‘It is not that people do not want to work hard, it is that they want to work
in a way that fits in with their lives,’ agrees Sarah Shillingford, graduate
recruitment partner at Deloitte, which in January said it had seen a 12%
increase in the number of students applying for graduate positions starting this

PricewaterhouseCoopers, too, says it has seen a 50% increase in graduate
applications. ‘So a lot of it is about having a dialogue and not pretending you
have all the answers,’ Shillingford adds.

What’s more, if older generations stopped fulminating and thought back to how
they were as new graduates, they might find there were fewer differences between
the generations than they imagined, argues Ed Hussey, HR director at London and
south-east chartered accountants Menzies, which employs around 60 trainees out
of a staff of 300.

The firm did its own research among trainees before Christmas and found the
key things they wanted were training and development, breadth of experience
early on, flexibility of work and lots of feedback. ‘They want clarity about
their career progression and what options they have open to them going forward,
none of which is that revolutionary. In fact, I’d say, they fairly classically
fit the mould of people starting out in their career,’ he says.

Finally, for a generation that has grown up knowing nothing but boom and
opportunity, the recession is likely to be a rude shock that may in itself lead
to a sea-change in attitude.

‘There may be an element of people having to be more flexible and look at
other options such as, perhaps, insolvency rather than M&A or corporate
finance,’ says Karen Young. ‘But there has been a shortage of good quality
accountants for some years now and there still is. So the really, really good
people will still be able to rise to the top.’

Case study: ‘what we want is the right work-life balance’

Perhaps unsurprisingly, 25-year-old Waleed Chaudary disputes the notion that
Generation Y are all a bunch of demanding divas.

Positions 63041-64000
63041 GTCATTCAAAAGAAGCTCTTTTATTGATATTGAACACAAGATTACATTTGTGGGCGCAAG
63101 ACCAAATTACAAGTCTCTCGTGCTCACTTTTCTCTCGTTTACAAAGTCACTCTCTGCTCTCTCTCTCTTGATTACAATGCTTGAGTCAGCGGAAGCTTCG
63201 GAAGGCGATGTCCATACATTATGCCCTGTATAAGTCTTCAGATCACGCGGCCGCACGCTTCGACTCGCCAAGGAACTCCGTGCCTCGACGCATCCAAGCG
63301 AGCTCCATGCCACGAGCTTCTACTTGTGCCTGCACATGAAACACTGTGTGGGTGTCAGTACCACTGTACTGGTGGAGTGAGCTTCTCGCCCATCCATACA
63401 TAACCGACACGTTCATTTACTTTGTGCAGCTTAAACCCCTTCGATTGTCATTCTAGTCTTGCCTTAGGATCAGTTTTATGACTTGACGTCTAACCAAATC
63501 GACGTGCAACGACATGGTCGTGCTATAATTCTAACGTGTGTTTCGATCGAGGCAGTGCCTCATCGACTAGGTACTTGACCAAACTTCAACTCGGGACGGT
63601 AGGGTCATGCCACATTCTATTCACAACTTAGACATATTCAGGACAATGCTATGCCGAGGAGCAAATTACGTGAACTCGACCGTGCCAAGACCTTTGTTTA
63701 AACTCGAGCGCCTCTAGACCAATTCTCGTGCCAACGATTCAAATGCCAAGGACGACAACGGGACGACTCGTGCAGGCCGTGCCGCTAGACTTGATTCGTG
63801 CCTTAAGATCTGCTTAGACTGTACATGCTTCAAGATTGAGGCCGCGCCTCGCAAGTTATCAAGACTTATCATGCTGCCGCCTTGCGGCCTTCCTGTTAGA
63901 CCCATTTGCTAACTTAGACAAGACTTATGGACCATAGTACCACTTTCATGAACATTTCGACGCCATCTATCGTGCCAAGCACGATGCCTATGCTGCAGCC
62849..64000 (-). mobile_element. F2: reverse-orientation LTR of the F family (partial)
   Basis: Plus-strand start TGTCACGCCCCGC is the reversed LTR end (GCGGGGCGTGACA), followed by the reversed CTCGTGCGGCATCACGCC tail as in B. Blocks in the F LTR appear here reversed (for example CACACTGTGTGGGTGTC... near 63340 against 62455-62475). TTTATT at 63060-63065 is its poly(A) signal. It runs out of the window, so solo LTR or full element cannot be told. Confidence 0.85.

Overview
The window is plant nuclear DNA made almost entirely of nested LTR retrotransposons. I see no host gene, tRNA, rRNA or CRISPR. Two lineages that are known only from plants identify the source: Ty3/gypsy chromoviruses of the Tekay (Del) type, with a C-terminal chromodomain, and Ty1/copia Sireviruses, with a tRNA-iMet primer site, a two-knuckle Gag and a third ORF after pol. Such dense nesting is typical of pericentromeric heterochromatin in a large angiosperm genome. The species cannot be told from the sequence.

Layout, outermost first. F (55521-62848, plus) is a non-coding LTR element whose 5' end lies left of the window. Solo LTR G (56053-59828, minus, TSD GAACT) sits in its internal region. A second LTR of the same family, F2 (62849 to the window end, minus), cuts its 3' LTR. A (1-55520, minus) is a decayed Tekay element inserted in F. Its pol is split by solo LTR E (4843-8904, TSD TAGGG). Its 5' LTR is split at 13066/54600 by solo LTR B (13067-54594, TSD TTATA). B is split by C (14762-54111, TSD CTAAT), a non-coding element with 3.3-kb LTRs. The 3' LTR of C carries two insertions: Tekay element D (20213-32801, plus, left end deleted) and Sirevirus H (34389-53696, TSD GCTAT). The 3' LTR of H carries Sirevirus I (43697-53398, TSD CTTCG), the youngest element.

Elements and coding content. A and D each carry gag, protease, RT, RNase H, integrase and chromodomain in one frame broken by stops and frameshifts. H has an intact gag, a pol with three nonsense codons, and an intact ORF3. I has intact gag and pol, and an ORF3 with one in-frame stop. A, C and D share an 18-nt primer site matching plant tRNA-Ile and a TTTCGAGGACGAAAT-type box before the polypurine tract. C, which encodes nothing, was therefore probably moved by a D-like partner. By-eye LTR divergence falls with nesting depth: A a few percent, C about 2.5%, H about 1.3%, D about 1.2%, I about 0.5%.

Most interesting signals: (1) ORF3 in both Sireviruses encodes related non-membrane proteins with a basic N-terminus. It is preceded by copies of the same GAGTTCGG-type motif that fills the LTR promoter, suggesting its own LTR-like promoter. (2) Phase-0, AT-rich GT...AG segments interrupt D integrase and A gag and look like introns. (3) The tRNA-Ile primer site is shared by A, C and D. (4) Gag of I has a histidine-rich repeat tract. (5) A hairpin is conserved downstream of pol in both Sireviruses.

But the London School of Economics accounting and finance graduate, who
joined the Menzies graduate training scheme in 2006 and now works as an audit
senior in the corporate department of the firm’s Heathrow office, does concede
issues such as having a good work-life balance are important to him.

‘It is human nature to want the right balance. The work environment is
important to me. If you are working somewhere that is friendly then you’re not
going to mind doing the extra hours. The point is there has to be equality and
mutual respect,’ he says.

‘I completely disagree with the idea that Generation Y want too much. But
what we do want is mentoring, training and recognition when we have done
something well. If you put in extra effort you do want some feedback to help you
know that are going in the right direction. If you don’t know what you are doing
well or badly you can never improve.

Chaudary, who qualified last December, adds: ‘In my experience, people are
prepared to work hard.’

While for many Generation Y workers, issues around the environment, recycling
and corporate social responsibility are all important, for just as many it’s
simply a case of wanting to get on with their lives, pass their exams and carve
out careers for themselves, he argues.

‘The one thing that doesn’t change is the long-term desire to progress your
career and to learn. At the moment, too, with the economic climate as it is,
more people are now looking at their jobs as to whether they are secure, as well
as whether they are happy where they are,’ he adds.